Substances, such as flammable or poisonous materials, that would be a danger to life or to the environment if released without precautions.  Studies are conducted to identify hazardous materials, such as leaking underground storage tanks and/or asbestos. These studies vary in depth of investigation depending on the nature of the project, type of land uses, and the amount of ground disturbance.

maintenance area

Geographic area that was classified as a nonattainment area, but is now consistently meeting air quality standards. Maintenance areas have been re-designated by the US Environmental Protection Agency from "nonattainment" to "attainment with a maintenance plan”. These areas have demonstrated through monitoring and modeling to have sufficient controls in place to meet and maintain current air quality standards.  These areas also have contingency plans in place if air quality begins to decrease.

nonpoint source pollution

Generally results from land runoff, precipitation, atmospheric deposition, drainage, seepage or hydrologic modification. The term "nonpoint source" is defined to mean any source of water pollution that does not meet the legal definition of "point source" in section 502(14) of the Clean Water Act.

nonattainment area

An area where air pollution levels persistently exceed the National Ambient Air Quality Standards.

notice of intent (NOI)

Announces an agency’s decision to prepare an EA or EIS published in the Federal Register.  The NOI describes the proposed action, alternatives, scoping and the point of contact for the project. Scoping may begin after the NOI is published.

noxious weeds

The Noxious Weed Act of 1974 states:  any living stage, such as seeds and reproductive parts, of any parasitic or other plant of a kind, which is of foreign origin, is new to or not widely prevalent in the United States, and can directly or indirectly injure crops, other useful plants, livestock, or poultry or other interests of agriculture, including irrigation, or navigation, or the fish or wildlife resources of the United States or the public health.

point source pollution

Any obvious, confined and discrete conveyance, including but not limited to any pipe, ditch, channel, tunnel, conduit, well, discrete fissure, container, rolling stock, concentrated animal feeding operation, or vessel or other floating craft, from which pollutants are or may be discharged. This term does not include agricultural storm water discharges and return flows from irrigated agriculture.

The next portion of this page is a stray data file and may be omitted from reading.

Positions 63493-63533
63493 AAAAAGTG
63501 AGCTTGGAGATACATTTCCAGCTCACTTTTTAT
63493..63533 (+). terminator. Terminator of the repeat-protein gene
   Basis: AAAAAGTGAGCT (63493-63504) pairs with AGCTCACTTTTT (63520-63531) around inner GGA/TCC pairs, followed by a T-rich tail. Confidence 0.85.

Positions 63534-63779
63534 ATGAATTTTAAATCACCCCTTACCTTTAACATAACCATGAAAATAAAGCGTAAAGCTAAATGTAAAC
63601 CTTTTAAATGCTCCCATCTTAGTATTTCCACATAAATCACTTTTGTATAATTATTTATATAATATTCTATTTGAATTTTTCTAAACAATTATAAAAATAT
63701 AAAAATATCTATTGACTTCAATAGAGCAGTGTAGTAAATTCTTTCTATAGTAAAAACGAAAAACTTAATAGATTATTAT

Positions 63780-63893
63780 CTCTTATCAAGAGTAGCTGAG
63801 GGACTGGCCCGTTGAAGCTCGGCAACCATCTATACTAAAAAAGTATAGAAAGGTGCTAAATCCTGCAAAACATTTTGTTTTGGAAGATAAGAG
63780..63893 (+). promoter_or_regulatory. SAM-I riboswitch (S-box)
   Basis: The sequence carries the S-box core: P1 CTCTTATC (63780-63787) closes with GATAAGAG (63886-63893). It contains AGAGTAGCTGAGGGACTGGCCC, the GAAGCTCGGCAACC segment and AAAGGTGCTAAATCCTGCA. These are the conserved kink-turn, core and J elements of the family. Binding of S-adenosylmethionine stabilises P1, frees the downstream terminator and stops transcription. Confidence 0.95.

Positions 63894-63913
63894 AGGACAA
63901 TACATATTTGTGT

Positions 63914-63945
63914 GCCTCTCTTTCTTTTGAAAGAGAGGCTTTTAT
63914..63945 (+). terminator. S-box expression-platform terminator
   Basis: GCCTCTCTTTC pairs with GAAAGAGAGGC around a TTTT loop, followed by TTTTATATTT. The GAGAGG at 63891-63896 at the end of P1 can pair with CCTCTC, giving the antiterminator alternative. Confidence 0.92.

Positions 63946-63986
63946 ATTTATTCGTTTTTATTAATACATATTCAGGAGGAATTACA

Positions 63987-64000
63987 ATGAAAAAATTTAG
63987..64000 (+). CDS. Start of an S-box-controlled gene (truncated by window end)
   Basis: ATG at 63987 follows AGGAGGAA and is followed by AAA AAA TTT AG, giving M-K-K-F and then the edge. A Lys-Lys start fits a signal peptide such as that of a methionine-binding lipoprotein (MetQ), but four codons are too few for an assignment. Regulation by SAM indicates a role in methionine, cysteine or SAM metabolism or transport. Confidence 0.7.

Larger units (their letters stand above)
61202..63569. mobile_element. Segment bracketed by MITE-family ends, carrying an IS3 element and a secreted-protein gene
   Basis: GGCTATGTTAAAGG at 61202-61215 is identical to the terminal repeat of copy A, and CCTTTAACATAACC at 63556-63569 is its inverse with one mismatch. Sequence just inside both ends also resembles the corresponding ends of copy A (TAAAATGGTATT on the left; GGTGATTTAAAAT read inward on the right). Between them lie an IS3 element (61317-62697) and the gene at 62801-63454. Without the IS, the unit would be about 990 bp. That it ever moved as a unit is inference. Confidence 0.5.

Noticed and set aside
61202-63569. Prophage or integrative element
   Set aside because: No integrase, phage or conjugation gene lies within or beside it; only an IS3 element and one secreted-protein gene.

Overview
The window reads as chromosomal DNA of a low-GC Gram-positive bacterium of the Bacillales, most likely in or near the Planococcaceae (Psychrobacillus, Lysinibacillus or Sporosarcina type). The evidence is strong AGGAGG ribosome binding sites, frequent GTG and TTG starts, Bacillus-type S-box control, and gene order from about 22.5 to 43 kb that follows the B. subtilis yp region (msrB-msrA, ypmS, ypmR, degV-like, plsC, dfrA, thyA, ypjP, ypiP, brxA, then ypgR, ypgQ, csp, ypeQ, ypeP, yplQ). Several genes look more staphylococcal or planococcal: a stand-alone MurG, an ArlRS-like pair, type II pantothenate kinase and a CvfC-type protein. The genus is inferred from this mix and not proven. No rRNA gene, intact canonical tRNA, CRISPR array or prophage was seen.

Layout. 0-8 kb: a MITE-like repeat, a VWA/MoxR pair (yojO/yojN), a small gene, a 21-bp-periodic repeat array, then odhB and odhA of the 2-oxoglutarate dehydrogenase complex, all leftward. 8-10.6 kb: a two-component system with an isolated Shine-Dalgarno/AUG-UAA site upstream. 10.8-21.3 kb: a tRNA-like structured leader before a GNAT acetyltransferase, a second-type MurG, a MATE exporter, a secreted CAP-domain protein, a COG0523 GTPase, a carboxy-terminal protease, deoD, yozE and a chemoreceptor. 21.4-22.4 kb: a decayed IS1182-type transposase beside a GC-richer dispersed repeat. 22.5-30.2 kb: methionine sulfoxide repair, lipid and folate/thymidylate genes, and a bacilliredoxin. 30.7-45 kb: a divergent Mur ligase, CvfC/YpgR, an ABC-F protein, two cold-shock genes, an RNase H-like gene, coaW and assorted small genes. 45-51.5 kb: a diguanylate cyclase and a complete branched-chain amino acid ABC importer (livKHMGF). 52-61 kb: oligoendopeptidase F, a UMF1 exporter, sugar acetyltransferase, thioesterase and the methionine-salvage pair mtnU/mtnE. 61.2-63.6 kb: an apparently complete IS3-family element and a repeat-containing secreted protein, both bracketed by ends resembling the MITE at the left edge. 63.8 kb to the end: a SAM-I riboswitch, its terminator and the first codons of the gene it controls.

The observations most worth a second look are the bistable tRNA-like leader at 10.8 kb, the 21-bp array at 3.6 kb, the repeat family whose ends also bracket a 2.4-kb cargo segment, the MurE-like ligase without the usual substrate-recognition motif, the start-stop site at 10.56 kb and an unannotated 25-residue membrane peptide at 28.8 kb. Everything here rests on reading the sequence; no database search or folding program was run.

record of decision (ROD)

Typically prepared after the Final Environmental Impact Statement, the ROD identifies alternatives considered and which ones are environmentally preferable.  The mitigation measures that were adopted are presented and the commitment to a monitoring and enforcement program is stated to insure implementation of mitigation measures.  The ROD is a public document.

Riparian

Area of land that is directly influenced by water.  It is transitional between land and a water ecosystem usually having visible vegetative or physical characteristics. River sides, lake borders, and marshes are typical riparian areas.

scoping (project engineering/design)

Engineering/Design Process - further define project purpose and need; establish project objectives; identify design criteria; provide a preliminary identification of feasible alternatives; further define project scope, schedule, and budget; and make preliminary identification of federal agency involvement for NEPA.

scoping (NEPA)

An early and open process for determining the scope of issues to be addressed and for identifying the significant issues related to a proposed action.  Scoping sets the boundaries for analysis and helps to identify information sources.  Both agency and public input is included in the scoping process.

Section 4(f)

Section of the Department of Transportation Act 1966 that states the Federal Highway Administration and other department of transportation agencies cannot approve the use of land from publicly owned parks, recreational areas, wildlife and waterfowl refuges, or public and private historical sites unless there is no feasible and prudent alternative to the use of land, and the action includes all possible planning to minimize harm to the property resulting from use.

Section 6(f)

Section of the Land and Water Conservation Fund that states “No property acquired or developed with assistance under this section shall without approval of the Secretary [of the Interior] be converted to other than public outdoor recreation uses. 

Title VI

Part of the Civil Rights Act of 1964 which assures that individuals are not excluded from participation in, denied the benefit of, or subjected to discrimination based on race, color, national origin, age, sex and disability.

wetlands

Under the Clean Water Act, the term wetlands means "those areas that are inundated or saturated by surface or groundwater at a frequency and duration sufficient to support, and that under normal circumstances do support, a prevalence of vegetation typically adapted for life in saturated soil conditions. Wetlands generally include swamps, marshes, bogs and similar areas."  Wetlands vary widely because of regional and local differences in soils, topography, climate, hydrology, water chemistry, vegetation, and other factors, including human disturbance.